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The unambiguous characterization of strains of a pathogen is crucial for addressing questions relating to its epidemiology, population and evolutionary biology. Multilocus sequence typing (MLST), which defines strains from the sequences at seven house-keeping loci, has become the method of choice for molecular typing of many bacterial and fungal pathogens (and non-pathogens), and MLST schemes and strain databases are available for a growing number of prokaryotic and eukaryotic organisms. Sequence data are ideal for strain characterization as they are unambiguous, meaning strains can readily be compared between laboratories via the Internet. Laboratories undertaking MLST can quickly progress from sequencing the seven gene fragments to characterizing their strains and relating them to those submitted by others and to the population as a whole. We provide the gateway to a number of MLST schemes, each of which contain a set of tools for the initial characterization of strains, and methods for relating query strains to other strains of the species, including clustering based on differences in allelic profiles, phylogenetic trees based on concatenated sequences, and a recently developed method (eBURST) for identifying clonal complexes within a species and displaying the overall structure of the population. This network of MLST websites is available at http://www.mlst.net.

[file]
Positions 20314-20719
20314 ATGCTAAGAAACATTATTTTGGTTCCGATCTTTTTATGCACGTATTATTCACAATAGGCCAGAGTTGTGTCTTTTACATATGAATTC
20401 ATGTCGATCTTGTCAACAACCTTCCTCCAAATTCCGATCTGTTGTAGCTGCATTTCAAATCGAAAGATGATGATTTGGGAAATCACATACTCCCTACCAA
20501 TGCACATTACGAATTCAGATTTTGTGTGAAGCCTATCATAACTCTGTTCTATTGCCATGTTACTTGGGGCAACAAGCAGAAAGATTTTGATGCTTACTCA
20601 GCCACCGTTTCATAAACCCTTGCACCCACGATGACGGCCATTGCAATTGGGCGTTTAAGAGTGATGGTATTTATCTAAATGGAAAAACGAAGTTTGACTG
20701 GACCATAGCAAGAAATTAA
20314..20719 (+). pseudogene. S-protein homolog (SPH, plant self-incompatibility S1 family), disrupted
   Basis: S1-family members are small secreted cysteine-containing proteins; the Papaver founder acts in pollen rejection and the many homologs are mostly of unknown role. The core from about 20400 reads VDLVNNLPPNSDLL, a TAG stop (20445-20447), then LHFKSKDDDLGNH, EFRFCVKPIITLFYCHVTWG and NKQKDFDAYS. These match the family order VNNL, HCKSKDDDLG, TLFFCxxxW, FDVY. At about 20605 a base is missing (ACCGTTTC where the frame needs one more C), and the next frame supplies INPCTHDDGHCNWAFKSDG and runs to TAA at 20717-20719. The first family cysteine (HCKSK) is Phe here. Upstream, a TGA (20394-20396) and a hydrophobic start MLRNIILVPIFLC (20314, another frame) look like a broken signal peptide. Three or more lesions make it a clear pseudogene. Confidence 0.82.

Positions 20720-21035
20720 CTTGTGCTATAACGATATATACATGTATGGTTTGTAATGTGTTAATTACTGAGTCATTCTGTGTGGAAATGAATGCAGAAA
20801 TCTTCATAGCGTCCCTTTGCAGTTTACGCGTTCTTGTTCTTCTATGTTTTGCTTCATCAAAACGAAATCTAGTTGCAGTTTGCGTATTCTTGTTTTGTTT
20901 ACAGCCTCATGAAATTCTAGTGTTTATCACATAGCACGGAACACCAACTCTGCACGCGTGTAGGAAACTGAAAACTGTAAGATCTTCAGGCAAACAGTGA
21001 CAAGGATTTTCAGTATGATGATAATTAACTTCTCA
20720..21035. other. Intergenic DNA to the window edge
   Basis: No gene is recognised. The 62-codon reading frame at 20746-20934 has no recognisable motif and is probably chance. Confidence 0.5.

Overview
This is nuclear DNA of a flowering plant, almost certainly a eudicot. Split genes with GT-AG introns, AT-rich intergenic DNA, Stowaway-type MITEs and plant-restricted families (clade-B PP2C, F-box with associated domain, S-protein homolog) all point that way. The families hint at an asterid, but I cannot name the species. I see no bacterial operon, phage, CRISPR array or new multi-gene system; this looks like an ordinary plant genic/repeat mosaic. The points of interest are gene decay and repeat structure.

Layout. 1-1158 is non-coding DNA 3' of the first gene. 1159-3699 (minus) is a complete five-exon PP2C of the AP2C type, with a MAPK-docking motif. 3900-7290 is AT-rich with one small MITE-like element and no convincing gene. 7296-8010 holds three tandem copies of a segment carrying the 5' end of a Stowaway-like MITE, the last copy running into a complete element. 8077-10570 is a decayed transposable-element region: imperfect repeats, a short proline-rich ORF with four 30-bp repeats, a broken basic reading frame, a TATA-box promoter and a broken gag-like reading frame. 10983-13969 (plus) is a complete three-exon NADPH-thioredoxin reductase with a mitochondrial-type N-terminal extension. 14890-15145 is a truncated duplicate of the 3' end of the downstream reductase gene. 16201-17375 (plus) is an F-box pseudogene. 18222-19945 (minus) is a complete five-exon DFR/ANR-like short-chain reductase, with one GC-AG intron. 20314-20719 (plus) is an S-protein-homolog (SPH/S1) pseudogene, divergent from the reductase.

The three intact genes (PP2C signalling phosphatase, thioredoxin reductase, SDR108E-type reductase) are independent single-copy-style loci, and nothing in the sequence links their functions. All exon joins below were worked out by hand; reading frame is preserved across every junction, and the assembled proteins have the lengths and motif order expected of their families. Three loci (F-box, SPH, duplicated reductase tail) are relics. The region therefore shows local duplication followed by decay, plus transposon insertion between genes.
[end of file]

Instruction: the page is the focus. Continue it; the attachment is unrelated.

Original publication

DOI

10.1093/nar/gki415

Type

Journal article

Journal

Nucleic acids research

Publication Date

07/2005

Volume

33

Pages

W728 - W733

Addresses

Department of Infectious Disease Epidemiology, Imperial College London, St Mary's Hospital, London W2 1PG, UK. d.aanensen@imperial.ac.uk

Keywords

Bacterial Typing Techniques, Mycological Typing Techniques, Sequence Analysis, DNA, Alleles, Internet, Software, User-Computer Interface, Databases, Nucleic Acid